Casinos and game developers typically reduce the house edge for high-denomination games simply because most players tend to prefer the more affordable penny slots. Usually, machines where the minimum coin size is $1 return more than slots where you can play for as little as $0.05 per spin. This does not apply to all games, though.
However, even though it is usually true that the more you bet, the smaller house edge you face, it is also true that you are betting more. So, by definition, you would be losing more in the long term unless you are really lucky. The reason for this is very simple – even the slots with the best odds and payback percentages are still negative expectation games. So, even if you are on a long winning streak, eventually the house edge will pitch in – even if this is after a hundred spins. It is one thing to lose a quarter in a spin, but it is another thing altogether to lose something like $50. You need to keep these things in mind when you decide to play and always adjust the size of your bets in accordance with your bankroll.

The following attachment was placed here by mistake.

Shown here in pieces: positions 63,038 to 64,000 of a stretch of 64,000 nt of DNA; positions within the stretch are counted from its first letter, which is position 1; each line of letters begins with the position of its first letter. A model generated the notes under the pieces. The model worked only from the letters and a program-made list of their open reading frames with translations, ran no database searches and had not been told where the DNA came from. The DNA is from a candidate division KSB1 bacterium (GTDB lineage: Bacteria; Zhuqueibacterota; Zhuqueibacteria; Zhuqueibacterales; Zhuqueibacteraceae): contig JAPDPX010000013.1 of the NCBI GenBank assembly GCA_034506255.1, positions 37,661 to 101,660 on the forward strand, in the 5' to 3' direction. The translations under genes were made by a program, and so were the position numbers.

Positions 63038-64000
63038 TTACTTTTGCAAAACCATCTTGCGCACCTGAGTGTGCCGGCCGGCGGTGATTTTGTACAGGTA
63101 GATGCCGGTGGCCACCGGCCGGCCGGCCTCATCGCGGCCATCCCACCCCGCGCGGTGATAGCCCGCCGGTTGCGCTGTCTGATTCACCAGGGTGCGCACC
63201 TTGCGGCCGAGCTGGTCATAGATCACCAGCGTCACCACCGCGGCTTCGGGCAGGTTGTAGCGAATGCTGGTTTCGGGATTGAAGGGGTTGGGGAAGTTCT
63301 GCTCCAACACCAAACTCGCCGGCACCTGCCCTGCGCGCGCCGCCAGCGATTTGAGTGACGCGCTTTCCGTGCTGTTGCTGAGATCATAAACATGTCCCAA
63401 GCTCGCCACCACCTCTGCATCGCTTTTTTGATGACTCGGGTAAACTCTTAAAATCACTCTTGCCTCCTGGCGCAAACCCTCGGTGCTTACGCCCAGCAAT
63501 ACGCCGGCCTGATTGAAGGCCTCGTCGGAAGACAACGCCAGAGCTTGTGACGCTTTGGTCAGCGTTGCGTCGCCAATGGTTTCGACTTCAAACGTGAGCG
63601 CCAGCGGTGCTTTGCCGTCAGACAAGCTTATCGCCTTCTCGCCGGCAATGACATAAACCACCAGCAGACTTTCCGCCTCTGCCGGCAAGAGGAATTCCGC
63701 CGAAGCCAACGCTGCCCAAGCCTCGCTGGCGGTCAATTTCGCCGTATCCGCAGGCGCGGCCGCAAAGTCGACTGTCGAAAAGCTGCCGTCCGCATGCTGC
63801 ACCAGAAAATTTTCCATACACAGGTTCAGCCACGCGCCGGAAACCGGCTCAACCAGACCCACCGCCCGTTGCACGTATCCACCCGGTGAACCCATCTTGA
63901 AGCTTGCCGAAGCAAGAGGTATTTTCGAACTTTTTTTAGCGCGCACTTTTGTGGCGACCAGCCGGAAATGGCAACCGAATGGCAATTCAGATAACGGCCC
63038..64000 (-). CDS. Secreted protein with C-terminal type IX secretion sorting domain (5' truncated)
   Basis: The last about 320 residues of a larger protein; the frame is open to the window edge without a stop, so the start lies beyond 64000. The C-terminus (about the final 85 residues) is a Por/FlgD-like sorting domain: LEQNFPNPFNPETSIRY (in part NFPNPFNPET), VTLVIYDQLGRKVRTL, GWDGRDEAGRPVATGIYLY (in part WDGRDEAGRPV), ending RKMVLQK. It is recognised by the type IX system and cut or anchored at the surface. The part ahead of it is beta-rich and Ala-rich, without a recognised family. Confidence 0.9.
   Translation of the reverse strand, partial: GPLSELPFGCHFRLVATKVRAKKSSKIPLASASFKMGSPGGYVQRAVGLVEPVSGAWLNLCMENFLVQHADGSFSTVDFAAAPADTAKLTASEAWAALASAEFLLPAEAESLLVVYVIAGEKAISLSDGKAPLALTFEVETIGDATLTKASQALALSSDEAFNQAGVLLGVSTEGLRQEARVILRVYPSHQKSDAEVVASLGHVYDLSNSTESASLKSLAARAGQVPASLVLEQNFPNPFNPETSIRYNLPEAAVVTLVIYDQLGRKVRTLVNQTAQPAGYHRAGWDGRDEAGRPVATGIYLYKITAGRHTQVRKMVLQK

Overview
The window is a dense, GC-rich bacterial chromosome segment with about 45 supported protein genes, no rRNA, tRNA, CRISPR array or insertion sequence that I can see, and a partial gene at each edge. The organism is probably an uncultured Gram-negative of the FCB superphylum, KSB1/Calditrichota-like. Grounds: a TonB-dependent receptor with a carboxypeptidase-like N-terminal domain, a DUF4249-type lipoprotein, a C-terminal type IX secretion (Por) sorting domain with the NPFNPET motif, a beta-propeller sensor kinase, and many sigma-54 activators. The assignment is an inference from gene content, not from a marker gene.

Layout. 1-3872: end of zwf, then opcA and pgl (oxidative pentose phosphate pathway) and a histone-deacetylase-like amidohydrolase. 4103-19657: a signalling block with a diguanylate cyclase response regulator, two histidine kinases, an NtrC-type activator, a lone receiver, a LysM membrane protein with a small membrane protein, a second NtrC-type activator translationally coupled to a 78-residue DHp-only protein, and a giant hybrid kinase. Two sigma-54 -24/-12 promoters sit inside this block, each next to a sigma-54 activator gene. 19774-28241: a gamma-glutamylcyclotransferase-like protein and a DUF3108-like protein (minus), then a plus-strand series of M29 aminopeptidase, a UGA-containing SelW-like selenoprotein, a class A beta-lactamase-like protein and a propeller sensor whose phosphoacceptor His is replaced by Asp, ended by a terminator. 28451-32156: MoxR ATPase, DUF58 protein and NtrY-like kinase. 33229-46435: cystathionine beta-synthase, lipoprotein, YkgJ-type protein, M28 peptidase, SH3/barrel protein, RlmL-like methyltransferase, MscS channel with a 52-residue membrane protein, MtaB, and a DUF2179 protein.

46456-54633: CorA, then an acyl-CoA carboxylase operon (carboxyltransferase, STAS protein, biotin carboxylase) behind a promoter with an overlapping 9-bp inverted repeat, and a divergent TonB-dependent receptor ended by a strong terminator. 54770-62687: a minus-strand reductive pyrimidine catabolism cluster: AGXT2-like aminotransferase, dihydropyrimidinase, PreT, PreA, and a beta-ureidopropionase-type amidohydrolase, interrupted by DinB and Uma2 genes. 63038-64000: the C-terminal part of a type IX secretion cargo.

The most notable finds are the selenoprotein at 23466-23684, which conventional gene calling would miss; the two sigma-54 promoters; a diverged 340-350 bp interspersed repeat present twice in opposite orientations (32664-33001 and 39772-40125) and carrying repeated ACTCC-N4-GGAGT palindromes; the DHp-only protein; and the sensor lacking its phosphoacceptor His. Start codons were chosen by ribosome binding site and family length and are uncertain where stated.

Do Your Own Research
It is always a great idea to do research into the games we wish to play before starting to play them. We can compile vital information about each slot – how much it pays back on average, what volatility it has, what bonus features it has, etc. This is much easier to do when it comes to online slots – most casinos on the Internet allow their patrons to test the games in demo mode without betting real money. The rules of the games are also displayed in full, so you can instantly see the house edge, the betting limits, and the free spins or bonus features you can take advantage of.
Doing proper research into land-based casinos and the games they offer, on the other hand, could be a challenge. One of the best tactics is to simply ask the casino staff for information – they would be able to reveal any inside info or trade secrets but they would be willing to provide the RTP and house edge percentages of the slots. But asking the slots manager for information about the machines is often useless if you ask all the wrong questions.
A good example of a wrong and pointless question would be asking if a machine is hot or cold. To indulge you, the casino employee would probably pick a few slots at random, claiming that some of them are cold, while others hot. And do not be surprised if the staff enjoy watching you waste your money based on that information. They have not lied to you, however – this piece of information is simply irrelevant. The concept of hot and cold slots is not based on any sound logic or reason and it is just a myth.